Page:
Descending Mount Snowdon, what we packed and important notes

After we reached the summit of Mount Snowdon, it was soon time to make our way down. Several hikers were taking the Llanberis route down and then taking the Sherpa bus back to the village. We were thinking of joining them but we knew that this route was longer, so we decided to go back the way we came and then take the Miner’s Track back to the hostel. I tried to go as slow as possible on the way down, and as far away from the edge as I could, but it was pretty hard considering the paths (not that they were paths) were only a couple of feet wide. Some areas were pretty steep and although we managed to climb up them, climbing down was a lot harder and I had to dig my heels into the snow at every step to stop myself from slipping. I even had to sit and slide down slowly on my bum in some places as I was too scared to stand! Before we knew it, we reached the point where the Pyg Track met the Miner’s Track and we turned right down towards the latter where after reaching the bottom, we stopped for a quick lunch break and ate our baguettes whilst relishing the thought of having actually reached the summit of Mount Snowdon. From there onwards, it took just over an hour to reach our hostel and the end of Miner’s Track, which was pretty easy going as it was more or less flat the rest of the way.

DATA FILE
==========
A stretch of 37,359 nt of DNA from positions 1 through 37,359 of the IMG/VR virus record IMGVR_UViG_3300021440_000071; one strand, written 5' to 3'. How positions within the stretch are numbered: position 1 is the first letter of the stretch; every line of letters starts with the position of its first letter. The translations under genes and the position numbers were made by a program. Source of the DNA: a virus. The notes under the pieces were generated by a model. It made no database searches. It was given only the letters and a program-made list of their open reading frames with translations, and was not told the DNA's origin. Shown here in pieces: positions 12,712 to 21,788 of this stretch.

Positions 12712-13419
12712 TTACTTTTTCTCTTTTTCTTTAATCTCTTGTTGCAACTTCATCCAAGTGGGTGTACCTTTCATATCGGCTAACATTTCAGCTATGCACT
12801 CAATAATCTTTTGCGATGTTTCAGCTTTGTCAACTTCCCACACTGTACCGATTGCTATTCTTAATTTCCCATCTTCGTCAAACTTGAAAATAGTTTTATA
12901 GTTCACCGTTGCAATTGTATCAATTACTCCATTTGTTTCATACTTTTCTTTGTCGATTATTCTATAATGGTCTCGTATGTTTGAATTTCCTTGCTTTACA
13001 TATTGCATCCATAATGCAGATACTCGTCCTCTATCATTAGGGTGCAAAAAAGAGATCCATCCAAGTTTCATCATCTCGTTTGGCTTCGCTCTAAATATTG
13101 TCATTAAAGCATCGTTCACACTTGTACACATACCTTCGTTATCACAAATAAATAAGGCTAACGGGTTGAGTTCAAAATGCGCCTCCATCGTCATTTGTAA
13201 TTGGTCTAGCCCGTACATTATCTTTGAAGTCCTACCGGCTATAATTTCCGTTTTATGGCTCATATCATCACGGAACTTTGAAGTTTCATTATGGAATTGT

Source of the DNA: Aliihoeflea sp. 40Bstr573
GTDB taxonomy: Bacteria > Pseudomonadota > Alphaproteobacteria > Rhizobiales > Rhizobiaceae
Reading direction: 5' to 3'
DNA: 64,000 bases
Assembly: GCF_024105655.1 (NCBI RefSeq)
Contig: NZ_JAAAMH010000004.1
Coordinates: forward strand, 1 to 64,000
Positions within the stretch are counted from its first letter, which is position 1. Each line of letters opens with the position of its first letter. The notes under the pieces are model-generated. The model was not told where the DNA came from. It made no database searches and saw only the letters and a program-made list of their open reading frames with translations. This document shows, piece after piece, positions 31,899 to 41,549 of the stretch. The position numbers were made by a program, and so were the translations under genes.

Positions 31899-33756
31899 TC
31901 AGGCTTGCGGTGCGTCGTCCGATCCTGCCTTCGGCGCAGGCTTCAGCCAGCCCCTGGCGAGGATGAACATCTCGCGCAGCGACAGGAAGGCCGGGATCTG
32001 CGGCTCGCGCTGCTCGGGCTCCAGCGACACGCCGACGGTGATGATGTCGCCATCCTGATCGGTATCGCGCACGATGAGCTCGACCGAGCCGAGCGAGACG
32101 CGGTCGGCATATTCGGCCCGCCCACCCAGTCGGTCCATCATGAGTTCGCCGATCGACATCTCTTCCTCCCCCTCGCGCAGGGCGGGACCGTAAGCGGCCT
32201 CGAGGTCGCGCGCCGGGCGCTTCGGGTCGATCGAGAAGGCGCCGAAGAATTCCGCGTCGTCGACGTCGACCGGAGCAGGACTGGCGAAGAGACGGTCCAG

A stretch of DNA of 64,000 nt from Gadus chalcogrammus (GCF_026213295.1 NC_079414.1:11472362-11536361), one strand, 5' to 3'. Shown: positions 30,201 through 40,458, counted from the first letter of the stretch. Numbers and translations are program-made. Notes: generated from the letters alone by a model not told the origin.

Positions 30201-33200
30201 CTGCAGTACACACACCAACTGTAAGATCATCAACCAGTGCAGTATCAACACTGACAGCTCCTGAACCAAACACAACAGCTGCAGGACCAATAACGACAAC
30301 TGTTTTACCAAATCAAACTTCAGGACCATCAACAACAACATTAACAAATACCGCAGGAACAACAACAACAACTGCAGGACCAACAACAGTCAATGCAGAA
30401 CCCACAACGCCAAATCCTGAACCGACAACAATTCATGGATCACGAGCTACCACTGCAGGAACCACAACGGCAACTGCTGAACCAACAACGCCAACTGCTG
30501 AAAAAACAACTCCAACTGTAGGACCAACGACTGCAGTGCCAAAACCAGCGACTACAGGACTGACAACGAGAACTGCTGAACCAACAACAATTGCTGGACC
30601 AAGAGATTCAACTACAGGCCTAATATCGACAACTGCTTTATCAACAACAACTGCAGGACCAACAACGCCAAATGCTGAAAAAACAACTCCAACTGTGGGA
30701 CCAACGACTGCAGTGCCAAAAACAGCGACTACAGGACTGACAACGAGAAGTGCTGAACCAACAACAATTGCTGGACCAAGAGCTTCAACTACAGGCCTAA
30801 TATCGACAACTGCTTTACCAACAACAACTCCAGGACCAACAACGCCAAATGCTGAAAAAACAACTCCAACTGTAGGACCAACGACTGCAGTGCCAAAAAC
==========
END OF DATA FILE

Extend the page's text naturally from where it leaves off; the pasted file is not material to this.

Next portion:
What I wore and packed on the day

  • Nike thermal running tights (I usually wear these on their own if I’m running in sub zero temperatures)
  • Icebreaker 200 baselayer
  • Sweat-wicking tech running t-shirt
  • Nike long sleeve dri-fit running top
  • Mountain Warehouse waterproof trousers
  • Snowboarding socks
  • Hiking boots
  • Dakine snowboarding gloves
  • Bonfire snowboarding jacket
  • Barts woolly hat
  • Karrimor 20L bag containing whistle, compass, map, first aid kit, mobile, water, several different energy and Soreen bars and a baguette for lunch


Important notes

If you’re seriously considering hiking to the summit in the winter, make sure you check the latest weather forecast and that you have the correct gear and equipment on the day. Although we were told that an ice axe and crampons were essential, we managed without but we were constantly assessing the situation, the visibility, the snow conditions, etc and luckily the snow was soft on the day. If the path had iced over, then we would not have been safe without crampons and would have turned back .


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